4 Strategies to Get Through Colic
You've paced the floor for two hours. You've tried to feed, change, and even bathe her to no avail. The crying continues. Colic. This word is a curse word to new mothers who would do anything to have a respite from the daily crying that comes for no apparent reason. There has been plenty written on things you can try to help get your baby through it. But all too often, our focus on getting our little ones through their time of colic leaves us feeling burnt out, stressed, and overwhelmed. We feel like we're failing. Aren't mothers supposed to be able to quell their babies' crying?
As much as it feels like this is him looking at you and saying, “I reject you, and I will never love you,” I promise you that it isn't. This too shall pass.
These thoughts and feelings can lead to a mom who is in complete despair and has lost all of her sense of self. Try to remember that this won't be forever, and in the meantime, here are four suggestions to help get YOU through.
1. Get Support!
After you brought your bundle of joy home from the hospital, there were probably lots of visitors who came bearing gifts for baby and casseroles for Mom. They were happy to congratulate you and get their baby “fix,” and then they left with an “If you need anything, let me know!” LET THEM KNOW! You officially have a need—even if they can just come over for an hour and let you take a shower. Sometimes you just can't listen to the crying anymore. Knowing you're nearby enough that if you're really needed, you'll be there, but having a moment of respite can make a big difference.
2. Talk to Someone Who's Been There
There is a woman from my church who, to me, is super mom. Her kids are polite and respectful, they love their mother, and they are just an awesome family. I was convinced she was the perfect mother with perfect children, so it was a complete shock when she told me that three of her four children were colic babies. She told me that there were days when her children were infants when all she would do that day was pace the floor and think what an awful job she must've been doing. Yet here she is 10 years later with happy, well-adjusted children, who adore their mother!
There is something hard-wired in us that says, “My baby is crying. I have to do something to fix it.” Well, it's been four hours. You've done a complete and total “systems check” about twelve times. There's nothing left that you can do.
This gave me great comfort. It helped me to see the light at the end of the dark and treacherous tunnel of colic and gave me someone who I knew “got it.” If you don't have someone you know personally who's been there, the EverydayFamily forums are a great place to find someone who you can relate to!
3. Don't Take it Personally
I loved my babies, but during those “witching hours,” I didn't always like them very much. It's hard to feel all warm and fuzzy toward a sweaty ball of screams! I often felt resentful that I was getting jipped out of those wonderful baby “moments” you see on all the Johnson & Johnson commercials. I never had a baby that smiled and jabbered after a bath. My child wailed! The infant massage that I had read about calming my baby only seemed to infuriate her. I think I may have even said out loud a few times, “I am being nice! This is supposed to be relaxing!” Apparently she didn't get the memo.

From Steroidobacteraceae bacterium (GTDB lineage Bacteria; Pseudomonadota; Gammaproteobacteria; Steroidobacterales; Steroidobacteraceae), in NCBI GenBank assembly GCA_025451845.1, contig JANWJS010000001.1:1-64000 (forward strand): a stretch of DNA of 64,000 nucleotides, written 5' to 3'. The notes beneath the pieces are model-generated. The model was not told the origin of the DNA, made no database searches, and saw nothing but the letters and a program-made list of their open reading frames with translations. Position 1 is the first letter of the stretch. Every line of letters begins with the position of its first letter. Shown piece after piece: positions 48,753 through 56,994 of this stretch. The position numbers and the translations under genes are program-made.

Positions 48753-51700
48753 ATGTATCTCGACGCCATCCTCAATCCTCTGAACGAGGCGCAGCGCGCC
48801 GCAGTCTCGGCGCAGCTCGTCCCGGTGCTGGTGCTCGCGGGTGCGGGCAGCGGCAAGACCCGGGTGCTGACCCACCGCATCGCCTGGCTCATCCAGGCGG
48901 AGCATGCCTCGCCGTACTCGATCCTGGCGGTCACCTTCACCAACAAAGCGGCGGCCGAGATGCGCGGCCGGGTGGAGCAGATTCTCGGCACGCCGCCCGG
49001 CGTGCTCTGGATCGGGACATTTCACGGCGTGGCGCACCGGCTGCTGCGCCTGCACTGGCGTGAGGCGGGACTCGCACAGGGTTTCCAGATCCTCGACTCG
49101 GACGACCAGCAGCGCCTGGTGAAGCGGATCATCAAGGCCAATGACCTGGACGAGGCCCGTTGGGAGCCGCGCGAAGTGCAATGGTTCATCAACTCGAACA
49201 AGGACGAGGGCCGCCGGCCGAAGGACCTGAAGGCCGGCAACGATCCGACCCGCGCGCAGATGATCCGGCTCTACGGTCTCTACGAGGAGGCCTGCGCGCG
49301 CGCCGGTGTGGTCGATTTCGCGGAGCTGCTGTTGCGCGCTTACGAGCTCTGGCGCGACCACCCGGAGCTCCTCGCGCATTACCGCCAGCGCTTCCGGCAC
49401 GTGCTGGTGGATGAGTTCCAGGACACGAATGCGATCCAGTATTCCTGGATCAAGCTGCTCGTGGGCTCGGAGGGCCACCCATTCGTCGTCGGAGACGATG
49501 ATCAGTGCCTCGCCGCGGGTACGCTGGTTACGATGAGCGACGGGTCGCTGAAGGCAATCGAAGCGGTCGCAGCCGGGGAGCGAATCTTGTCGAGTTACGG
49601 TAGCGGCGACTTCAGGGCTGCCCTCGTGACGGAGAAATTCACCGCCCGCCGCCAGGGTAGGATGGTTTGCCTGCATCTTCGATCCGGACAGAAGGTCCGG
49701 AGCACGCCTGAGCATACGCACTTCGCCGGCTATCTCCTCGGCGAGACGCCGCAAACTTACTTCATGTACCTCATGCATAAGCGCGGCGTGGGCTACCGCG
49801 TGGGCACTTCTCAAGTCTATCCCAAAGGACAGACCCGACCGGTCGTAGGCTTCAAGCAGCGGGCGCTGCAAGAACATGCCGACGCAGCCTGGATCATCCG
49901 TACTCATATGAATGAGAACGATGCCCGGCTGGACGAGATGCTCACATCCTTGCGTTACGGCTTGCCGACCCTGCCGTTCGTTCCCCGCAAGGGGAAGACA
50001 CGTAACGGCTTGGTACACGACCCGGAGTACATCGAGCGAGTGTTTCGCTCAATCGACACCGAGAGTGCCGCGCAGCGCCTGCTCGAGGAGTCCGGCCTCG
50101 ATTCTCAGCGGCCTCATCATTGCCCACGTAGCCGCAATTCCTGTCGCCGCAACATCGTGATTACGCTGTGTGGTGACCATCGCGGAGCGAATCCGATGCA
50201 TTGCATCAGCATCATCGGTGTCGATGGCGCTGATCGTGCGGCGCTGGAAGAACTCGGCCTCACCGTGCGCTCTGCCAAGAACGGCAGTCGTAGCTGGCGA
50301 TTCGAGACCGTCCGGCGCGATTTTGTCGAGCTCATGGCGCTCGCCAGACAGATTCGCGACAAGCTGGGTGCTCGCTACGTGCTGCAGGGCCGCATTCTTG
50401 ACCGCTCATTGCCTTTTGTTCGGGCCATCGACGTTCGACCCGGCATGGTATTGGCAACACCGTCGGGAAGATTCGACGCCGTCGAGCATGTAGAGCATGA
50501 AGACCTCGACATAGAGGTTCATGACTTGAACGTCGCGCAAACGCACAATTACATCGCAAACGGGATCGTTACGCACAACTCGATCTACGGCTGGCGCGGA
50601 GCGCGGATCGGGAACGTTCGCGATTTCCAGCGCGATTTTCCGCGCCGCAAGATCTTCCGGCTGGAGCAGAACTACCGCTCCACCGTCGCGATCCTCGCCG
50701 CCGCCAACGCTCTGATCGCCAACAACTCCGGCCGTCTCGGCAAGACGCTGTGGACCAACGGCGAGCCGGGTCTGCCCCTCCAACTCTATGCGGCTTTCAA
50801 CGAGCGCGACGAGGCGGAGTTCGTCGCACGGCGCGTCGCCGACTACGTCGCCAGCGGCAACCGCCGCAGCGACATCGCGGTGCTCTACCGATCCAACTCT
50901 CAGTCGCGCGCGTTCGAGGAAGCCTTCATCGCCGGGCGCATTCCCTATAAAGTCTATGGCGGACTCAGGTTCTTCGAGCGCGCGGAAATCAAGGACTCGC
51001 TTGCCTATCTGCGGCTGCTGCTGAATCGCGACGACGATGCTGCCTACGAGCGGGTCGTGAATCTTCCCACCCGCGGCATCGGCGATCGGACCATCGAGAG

Of course, we take this personally. This is what we worked nine months and LABORED for? Your time for bonding and having that intense maternal connection with your child will come. There will be time in the future when your 3-year-old will look at you in the eyes, put his hand on your cheek, and say “I love you, mommy!” and it will MELT you. As much as it feels like this is him looking at you and saying, “I reject you, and I will never love you,” I promise you that it isn't. This too shall pass. It is NOT you! It's important to remember that babies don't attach emotion to crying like we do. It's their only way to communicate. Just think of it as your baby having a lot to say!
4. Stop Trying So Hard
There is something hard-wired in us that says, “My baby is crying. I have to do something to fix it.” Well, it's been four hours. You've done a complete and total “systems check” about twelve times. There's nothing left that you can do. Make sure your baby is safe and walk away. Your baby just spent nine months in a peaceful and tranquil water environment with very little outside stimuli, and you've thrown them into a world of lights and sounds and movement that their little bodies are just trying to get used to. How scary! We tend to over stimulate them when all they really might need is to just be left alone. And if not, they were crying before anyway, so there's no loss in trying, right? Put them in their crib, turn out the lights and turn off the stimuli, and go read a book or watch a TV show. If after you've done that, you feel like you need to return to them, then at least you've had a moment to recharge your batteries for another round with colic.
What have you done to make it through an evening dose of colic? What support did you have from family or friends? Any advice to moms suffering now?